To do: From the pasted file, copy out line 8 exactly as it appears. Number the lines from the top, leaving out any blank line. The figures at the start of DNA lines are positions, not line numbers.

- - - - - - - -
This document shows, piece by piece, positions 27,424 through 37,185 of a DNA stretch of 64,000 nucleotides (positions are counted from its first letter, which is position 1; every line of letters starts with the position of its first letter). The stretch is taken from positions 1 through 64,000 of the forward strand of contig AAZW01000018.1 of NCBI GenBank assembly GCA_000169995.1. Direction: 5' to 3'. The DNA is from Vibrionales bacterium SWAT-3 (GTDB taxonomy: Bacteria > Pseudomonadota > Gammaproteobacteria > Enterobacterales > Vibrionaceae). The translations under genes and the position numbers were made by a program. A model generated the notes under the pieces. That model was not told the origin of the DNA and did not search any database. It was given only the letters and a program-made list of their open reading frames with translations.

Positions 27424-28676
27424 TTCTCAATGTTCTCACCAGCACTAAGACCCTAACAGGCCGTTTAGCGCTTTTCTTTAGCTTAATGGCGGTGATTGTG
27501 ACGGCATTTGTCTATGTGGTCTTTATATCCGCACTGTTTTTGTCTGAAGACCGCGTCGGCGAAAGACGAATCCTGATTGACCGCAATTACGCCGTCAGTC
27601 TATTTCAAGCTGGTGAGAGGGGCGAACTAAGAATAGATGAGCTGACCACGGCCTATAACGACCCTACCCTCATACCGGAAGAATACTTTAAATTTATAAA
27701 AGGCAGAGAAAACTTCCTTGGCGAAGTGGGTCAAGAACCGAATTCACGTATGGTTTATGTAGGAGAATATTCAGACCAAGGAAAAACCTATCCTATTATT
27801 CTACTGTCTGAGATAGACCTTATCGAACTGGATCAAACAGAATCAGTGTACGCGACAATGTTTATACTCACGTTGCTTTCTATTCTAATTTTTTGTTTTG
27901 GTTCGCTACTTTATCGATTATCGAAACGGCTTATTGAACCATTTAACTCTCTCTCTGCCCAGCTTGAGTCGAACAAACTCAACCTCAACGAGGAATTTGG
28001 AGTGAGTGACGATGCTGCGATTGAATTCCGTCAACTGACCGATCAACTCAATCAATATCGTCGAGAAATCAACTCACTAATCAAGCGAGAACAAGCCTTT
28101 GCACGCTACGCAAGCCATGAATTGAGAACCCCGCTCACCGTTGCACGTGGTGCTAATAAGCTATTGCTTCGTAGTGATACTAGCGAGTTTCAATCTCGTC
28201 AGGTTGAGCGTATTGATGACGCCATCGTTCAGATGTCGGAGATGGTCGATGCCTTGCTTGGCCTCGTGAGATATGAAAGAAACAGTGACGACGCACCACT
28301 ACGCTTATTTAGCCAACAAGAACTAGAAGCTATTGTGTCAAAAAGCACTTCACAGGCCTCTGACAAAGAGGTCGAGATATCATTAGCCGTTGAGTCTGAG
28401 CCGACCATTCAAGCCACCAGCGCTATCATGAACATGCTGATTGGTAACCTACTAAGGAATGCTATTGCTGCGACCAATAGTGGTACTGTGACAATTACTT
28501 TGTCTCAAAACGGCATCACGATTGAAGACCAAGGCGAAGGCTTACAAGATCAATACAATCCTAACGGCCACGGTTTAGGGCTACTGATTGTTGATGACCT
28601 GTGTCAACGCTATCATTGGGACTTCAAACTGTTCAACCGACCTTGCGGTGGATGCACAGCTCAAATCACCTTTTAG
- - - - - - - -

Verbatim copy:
27901 GTTCGCTACTTTATCGATTATCGAAACGGCTTATTGAACCATTTAACTCTCTCTCTGCCCAGCTTGAGTCGAACAAACTCAACCTCAACGAGGAATTTGG